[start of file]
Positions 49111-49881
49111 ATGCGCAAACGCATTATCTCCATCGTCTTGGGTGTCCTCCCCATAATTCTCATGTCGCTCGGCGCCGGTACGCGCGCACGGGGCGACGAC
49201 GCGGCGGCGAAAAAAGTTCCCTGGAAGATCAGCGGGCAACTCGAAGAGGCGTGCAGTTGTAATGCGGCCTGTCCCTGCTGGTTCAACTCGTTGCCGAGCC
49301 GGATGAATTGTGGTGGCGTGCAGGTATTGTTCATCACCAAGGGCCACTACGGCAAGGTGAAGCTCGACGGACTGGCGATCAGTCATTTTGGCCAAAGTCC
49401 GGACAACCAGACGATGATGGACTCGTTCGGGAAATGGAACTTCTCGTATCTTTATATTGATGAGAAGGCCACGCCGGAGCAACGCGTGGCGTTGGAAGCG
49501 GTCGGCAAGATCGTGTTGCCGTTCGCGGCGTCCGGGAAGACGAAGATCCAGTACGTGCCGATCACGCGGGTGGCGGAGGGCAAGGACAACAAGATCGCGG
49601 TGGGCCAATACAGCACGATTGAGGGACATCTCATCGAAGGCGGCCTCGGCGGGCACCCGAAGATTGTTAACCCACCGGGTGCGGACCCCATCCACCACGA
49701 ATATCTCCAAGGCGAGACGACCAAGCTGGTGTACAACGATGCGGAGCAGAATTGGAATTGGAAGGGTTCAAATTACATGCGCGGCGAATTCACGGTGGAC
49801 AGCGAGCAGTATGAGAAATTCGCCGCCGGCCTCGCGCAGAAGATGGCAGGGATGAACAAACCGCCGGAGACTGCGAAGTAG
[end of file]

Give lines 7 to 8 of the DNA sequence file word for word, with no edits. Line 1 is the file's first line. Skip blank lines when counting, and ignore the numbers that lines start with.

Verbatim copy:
49601 TGGGCCAATACAGCACGATTGAGGGACATCTCATCGAAGGCGGCCTCGGCGGGCACCCGAAGATTGTTAACCCACCGGGTGCGGACCCCATCCACCACGA
49701 ATATCTCCAAGGCGAGACGACCAAGCTGGTGTACAACGATGCGGAGCAGAATTGGAATTGGAAGGGTTCAAATTACATGCGCGGCGAATTCACGGTGGAC